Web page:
Yeast Cake / reusing yeast

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FreshZ

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What are the advantages to reusing yeast from a previous batch? I have heard this few times on this board and I'm not sure how it works or why you would do it? To save the few bucks new yeast costs? How do you do it?
 

pwndabear

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$$$$!!!

You also have an active yeast that just finished another beer and is fully acclimated to the job at hand: beer.

There are a number of ways you can do it: some people wash the yeast, some will syphone it out and just put it in a new batch, some will simply rack their new beer onto the old yeast cake (the 3rd being the easiest of them all).
 

Shaneoco1981

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There are a few ways. You can wash the yeast, or just keep the carboy with a sanitized air lock on it if you are going to be brewing in the next 2 or 3 days and just put the wort right on the yeast cake. There is one major problem with reusing the yeast cake is that there is everything else along with yeast in there. Hop particles, dead yeast, proteins from krausen, etc. Washing yeast is really the way to go. It's not very hard at all. Google it, and there are a bunch of web pages with videos on how to do.
 

eppo

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Yes, you can do this, from what I've heard, in subsequent generation of the yeast, the beer will come out better than with the first generation.
The best way of doing it (to my knowledge) is to wash the yeast. Basically you take yeast from your cake and you separate the yeast from the trub.
Definitely do some reading on this if you would like to try it. You should use this yeast within a week of washing it.
DO NOT just pour new wort on an existing cake. In that cake you have trub, dead yeast, that can result in off flavors from your beer.
I did wash yeast a while back. My second generation worked out well, the next one did not (i'm sure it had something to do with my process). If i brewed enough i'm sure i would try it again.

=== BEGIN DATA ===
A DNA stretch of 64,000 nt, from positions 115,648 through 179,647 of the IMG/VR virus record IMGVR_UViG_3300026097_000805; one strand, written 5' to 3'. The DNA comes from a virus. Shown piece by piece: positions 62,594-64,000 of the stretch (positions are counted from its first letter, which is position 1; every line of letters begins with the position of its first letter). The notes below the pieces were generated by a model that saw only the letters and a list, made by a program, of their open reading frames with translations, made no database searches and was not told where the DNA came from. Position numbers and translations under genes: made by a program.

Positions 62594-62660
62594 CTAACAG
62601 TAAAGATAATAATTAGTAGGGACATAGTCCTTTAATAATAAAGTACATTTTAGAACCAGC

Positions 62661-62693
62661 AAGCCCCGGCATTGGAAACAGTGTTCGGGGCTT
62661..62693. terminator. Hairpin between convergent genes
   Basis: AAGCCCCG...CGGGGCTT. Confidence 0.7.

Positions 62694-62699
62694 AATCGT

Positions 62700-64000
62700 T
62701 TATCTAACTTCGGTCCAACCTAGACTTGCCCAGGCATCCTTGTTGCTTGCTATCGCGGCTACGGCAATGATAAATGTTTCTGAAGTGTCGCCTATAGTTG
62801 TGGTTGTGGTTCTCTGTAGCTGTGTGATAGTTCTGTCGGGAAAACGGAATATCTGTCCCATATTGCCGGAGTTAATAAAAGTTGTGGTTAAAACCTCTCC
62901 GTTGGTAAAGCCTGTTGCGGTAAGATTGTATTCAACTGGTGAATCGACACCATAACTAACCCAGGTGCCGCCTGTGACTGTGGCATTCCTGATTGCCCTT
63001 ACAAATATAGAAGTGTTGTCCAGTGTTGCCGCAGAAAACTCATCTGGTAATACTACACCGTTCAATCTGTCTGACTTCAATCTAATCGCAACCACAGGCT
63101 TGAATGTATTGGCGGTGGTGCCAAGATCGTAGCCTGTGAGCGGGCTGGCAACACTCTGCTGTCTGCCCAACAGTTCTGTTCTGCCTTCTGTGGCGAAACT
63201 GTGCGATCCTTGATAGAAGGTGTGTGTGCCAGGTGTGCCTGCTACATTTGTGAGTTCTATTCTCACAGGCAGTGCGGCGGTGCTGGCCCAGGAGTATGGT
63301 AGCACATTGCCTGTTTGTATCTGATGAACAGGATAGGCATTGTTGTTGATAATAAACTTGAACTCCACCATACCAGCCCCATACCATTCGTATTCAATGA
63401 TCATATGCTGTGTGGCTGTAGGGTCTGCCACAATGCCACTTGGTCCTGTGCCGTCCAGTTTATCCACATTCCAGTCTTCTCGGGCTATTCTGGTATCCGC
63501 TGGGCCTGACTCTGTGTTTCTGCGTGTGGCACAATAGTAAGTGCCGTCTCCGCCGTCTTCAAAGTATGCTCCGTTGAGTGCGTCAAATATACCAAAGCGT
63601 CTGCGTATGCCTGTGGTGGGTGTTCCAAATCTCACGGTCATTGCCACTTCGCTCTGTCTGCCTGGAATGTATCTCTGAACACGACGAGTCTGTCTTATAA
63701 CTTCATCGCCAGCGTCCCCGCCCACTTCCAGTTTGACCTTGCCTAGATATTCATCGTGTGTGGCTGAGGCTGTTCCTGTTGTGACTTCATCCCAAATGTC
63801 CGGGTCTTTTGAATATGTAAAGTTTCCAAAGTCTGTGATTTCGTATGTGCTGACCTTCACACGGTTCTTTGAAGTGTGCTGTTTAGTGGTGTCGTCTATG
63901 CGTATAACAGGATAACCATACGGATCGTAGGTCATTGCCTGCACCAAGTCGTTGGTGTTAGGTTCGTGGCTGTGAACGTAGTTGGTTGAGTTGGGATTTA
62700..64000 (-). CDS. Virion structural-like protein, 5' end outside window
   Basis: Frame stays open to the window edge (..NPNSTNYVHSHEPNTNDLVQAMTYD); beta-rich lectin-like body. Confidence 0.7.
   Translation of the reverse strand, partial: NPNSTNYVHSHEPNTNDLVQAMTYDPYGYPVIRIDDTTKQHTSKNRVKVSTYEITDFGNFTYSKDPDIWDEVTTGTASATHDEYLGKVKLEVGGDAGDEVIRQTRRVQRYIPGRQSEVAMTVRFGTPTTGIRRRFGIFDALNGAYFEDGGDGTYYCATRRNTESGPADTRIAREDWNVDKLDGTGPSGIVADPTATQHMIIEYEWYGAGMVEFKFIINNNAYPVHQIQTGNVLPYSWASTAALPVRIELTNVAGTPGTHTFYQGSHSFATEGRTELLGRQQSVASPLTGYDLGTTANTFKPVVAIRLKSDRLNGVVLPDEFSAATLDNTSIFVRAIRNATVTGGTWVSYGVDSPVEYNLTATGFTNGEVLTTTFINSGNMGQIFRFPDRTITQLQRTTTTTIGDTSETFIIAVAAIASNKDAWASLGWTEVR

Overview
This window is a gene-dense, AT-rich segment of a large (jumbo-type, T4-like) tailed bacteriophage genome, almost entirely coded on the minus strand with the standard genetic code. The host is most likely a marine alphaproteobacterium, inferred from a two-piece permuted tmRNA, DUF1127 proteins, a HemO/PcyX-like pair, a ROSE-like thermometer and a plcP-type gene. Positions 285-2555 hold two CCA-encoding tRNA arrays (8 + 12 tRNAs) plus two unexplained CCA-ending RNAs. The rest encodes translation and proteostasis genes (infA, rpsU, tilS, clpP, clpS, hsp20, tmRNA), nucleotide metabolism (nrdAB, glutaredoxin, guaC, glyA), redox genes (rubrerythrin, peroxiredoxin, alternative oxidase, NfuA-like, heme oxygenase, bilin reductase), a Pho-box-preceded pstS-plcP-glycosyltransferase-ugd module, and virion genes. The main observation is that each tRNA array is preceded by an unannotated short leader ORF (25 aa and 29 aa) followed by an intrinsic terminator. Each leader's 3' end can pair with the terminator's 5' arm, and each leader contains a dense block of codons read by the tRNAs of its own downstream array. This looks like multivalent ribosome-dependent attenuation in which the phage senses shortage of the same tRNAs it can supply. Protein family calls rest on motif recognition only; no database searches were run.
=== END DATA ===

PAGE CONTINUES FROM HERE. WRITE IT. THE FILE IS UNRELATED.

pwndabear

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imo, if you decide to just rack onto your old yeast cake, for small homebrews, i really wouldnt worry about it. there are indeed things left over from the previous batch but yeast has a life cycle and will eat dead yeast cells and clean up after itself. everything from the previous batch will fall out of suspension and you will be fine.
 
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FreshZ

FreshZ

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So, in order to just pour my wort onto the old yeast cake, I need to brew within a few days? Also, I guess I wouldn't clean or sanitize the primary?

Don't yeast get used up eventually? How many batches can you make using the same yeast?
 

bk0

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If you did this a ton of times in a row I guess the primary would get kind of gunked up because it would never get cleaned. Other than that I don't think there would be any ill effects.

I love reusing yeast cakes. It's simple and easy and you don't have to worry about making starters.
 

eppo

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Yes, i would use the yeast within a few days, up to a week. Also, dont just dump your new wort on top of the old. Regardless of the factors i said above, There is way too much yeast there. Just use some of it. too much yeast can be bad too, you may lose character in the beer that you normally look for.
Take a look at the calculator on www.mrmalty.com there is a calculator there for using a Slurry also. that should help you out.
 

amandabab

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If you did this a ton of times in a row I guess the primary would get kind of gunked up because it would never get cleaned. Other than that I don't think there would be any ill effects.

I love reusing yeast cakes. It's simple and easy and you don't have to worry about making starters.
I only do 2 ferments then clean the primary. I also do the next batch boil the same day I rack to my secondary.
even only pitching on the cake once, then starting with new, yeast budget is down 50% without any added work or off flavors because I secondary.

yeast used to be stupid cheap, now its expensive enough to be worth tracking.
 

h22lude

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Just as others have said, rinsing yeast will save you a little money and the yeast will be ready to start fermenting another batch.

You do want to make sure you match the yeast with another similar beer. You don't want to use a hefe yeast with a blonde ale or a big beer yeast with a low gravity beer...unless that is what you are going for.
 
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